• Care Home
  • Care home

Bracebridge Court

Overall: Good read more about inspection ratings

Friary Road, Atherstone, Warwickshire, CV9 3AL (01827) 712895

Provided and run by:
Runwood Homes Limited

Important: The provider of this service changed. See old profile

Latest inspection summary

On this page

Background to this inspection

Updated 13 September 2018

We carried out this inspection under Section 60 of the Health and Social Care Act 2008 as part of our regulatory functions. This inspection was planned to check whether the provider is meeting the legal requirements and regulations associated with the Health and Social Care Act 2008, to look at the overall quality of the service, and to provide a rating for the service under the Care Act 2014.

The inspection took place on 10 August 2018 and was unannounced. The inspection was undertaken by one inspector and an expert-by-experience. An expert-by-experience is someone who has personal experience of using, or caring for someone who has used this type of service

We reviewed the information we held about the service. We looked at information received from the statutory notifications the provider had sent to us and commissioners of the service. A statutory notification is information about important events which the provider is required to send to us by law. Commissioners are people who work to find appropriate care and support services which are paid for by the local authority.

Before the inspection visits, the provider completed a Provider Information Return (PIR). This is a form that asks the provider to give some key information about the service, what the service does well and improvements they plan to make. We found the PIR reflected the service provided.

We spoke with four people who lived at the home and three people’s relatives. We spent time observing how people were cared for and how staff interacted with them so we could get a view of the care they received. We used the Short Observational Framework for Inspection (SOFI). SOFI is a way of observing care to help us understand the experience of people who could not talk with us.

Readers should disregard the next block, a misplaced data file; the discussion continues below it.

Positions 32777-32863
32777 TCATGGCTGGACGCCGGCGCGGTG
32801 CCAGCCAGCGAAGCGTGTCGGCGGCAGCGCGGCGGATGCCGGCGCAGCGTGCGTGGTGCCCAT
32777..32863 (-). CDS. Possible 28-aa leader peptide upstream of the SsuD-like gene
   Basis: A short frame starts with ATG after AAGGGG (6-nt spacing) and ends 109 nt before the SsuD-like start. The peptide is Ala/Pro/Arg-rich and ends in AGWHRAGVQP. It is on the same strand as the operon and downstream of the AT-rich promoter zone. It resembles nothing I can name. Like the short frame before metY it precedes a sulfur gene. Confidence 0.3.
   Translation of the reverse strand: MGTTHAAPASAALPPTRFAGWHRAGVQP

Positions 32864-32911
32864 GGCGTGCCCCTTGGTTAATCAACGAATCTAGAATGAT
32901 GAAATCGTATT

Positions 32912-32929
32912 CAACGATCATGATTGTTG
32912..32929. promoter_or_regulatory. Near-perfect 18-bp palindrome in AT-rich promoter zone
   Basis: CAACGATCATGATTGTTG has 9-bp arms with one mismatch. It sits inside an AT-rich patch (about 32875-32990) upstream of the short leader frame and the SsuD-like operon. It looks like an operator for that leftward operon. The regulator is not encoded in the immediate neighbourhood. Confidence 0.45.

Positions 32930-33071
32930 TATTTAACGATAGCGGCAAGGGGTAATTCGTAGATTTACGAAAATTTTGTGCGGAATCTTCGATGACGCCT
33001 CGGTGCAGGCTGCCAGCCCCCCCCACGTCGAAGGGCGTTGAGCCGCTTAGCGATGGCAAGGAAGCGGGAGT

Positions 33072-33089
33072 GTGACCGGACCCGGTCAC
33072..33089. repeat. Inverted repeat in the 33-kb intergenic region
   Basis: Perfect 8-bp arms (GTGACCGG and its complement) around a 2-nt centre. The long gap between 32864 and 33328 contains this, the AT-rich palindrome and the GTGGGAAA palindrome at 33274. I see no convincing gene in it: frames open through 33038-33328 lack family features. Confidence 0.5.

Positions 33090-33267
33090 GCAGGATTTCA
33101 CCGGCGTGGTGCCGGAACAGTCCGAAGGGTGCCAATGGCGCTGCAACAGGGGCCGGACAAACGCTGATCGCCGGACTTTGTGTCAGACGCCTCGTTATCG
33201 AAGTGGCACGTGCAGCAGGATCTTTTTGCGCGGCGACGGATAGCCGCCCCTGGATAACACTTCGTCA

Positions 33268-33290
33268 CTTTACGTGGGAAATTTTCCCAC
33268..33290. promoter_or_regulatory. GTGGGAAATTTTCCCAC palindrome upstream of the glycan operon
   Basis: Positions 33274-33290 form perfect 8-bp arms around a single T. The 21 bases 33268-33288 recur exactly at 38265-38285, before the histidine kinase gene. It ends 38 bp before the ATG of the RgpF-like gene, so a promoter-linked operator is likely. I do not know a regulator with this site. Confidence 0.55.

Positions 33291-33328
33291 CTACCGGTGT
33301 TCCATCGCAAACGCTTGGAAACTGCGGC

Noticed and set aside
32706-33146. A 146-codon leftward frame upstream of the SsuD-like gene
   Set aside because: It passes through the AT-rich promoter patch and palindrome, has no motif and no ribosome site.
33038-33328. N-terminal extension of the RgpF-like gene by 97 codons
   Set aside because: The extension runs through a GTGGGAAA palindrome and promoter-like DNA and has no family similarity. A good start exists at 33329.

We spoke with the registered manager, the regional operations director, a cook, a senior care worker/team leader, a member of care staff and a member of housekeeping staff. Following our inspection visit we gathered feedback from the maintenance manager, the deputy manager and the activities co-ordinator.

We checked whether staff had been recruited safely, were trained to deliver the care and support people required and that staff received appropriate support to continue their professional development.

We looked at a range of records about people’s care including four care files. We also looked at other records relating to people’s care such as medicine records, and the support they received. This was to assess whether the care people needed was being provided. We reviewed records of the checks the registered manager and the provider made to assure themselves people received a quality service.

Overall inspection


Updated 13 September 2018

We inspected Bracebridge Court on 10 August 2018. The inspection visit was unannounced.

Bracebridge Court provides accommodation for 66 people in a residential setting over two floors. There were 62 people living at the home when we inspected the service. Bracebridge Court is a 'care home'. People in care homes receive accommodation and nursing or personal care as single package under one contractual agreement. CQC regulates both the premises and the care provided, and both were looked at during this inspection.